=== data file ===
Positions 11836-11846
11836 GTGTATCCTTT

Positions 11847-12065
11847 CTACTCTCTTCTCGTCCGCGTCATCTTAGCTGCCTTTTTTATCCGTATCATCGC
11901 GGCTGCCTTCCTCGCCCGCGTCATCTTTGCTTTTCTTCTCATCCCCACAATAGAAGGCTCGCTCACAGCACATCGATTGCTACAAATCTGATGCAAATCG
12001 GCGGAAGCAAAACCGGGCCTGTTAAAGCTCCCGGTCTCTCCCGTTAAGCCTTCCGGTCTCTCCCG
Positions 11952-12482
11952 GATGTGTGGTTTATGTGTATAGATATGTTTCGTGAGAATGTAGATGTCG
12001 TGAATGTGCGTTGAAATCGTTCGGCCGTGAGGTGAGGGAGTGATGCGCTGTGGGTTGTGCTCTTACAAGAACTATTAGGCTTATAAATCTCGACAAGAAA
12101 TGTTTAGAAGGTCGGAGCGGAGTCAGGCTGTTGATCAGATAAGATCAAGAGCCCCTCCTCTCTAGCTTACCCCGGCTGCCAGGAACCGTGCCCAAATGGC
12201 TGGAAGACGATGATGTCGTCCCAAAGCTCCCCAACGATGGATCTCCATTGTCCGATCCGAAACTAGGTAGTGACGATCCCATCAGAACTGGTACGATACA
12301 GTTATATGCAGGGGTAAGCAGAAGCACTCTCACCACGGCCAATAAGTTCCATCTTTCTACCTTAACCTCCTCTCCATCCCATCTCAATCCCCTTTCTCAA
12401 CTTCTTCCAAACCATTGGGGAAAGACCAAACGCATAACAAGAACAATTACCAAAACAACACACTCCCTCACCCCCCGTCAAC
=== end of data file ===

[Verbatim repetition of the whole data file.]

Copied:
Positions 11836-11846
11836 GTGTATCCTTT

Positions 11847-12065
11847 CTACTCTCTTCTCGTCCGCGTCATCTTAGCTGCCTTTTTTATCCGTATCATCGC
11901 GGCTGCCTTCCTCGCCCGCGTCATCTTTGCTTTTCTTCTCATCCCCACAATAGAAGGCTCGCTCACAGCACATCGATTGCTACAAATCTGATGCAAATCG
12001 GCGGAAGCAAAACCGGGCCTGTTAAAGCTCCCGGTCTCTCCCGTTAAGCCTTCCGGTCTCTCCCG
Positions 11952-12482
11952 GATGTGTGGTTTATGTGTATAGATATGTTTCGTGAGAATGTAGATGTCG
12001 TGAATGTGCGTTGAAATCGTTCGGCCGTGAGGTGAGGGAGTGATGCGCTGTGGGTTGTGCTCTTACAAGAACTATTAGGCTTATAAATCTCGACAAGAAA
12101 TGTTTAGAAGGTCGGAGCGGAGTCAGGCTGTTGATCAGATAAGATCAAGAGCCCCTCCTCTCTAGCTTACCCCGGCTGCCAGGAACCGTGCCCAAATGGC
12201 TGGAAGACGATGATGTCGTCCCAAAGCTCCCCAACGATGGATCTCCATTGTCCGATCCGAAACTAGGTAGTGACGATCCCATCAGAACTGGTACGATACA
12301 GTTATATGCAGGGGTAAGCAGAAGCACTCTCACCACGGCCAATAAGTTCCATCTTTCTACCTTAACCTCCTCTCCATCCCATCTCAATCCCCTTTCTCAA
12401 CTTCTTCCAAACCATTGGGGAAAGACCAAACGCATAACAAGAACAATTACCAAAACAACACACTCCCTCACCCCCCGTCAAC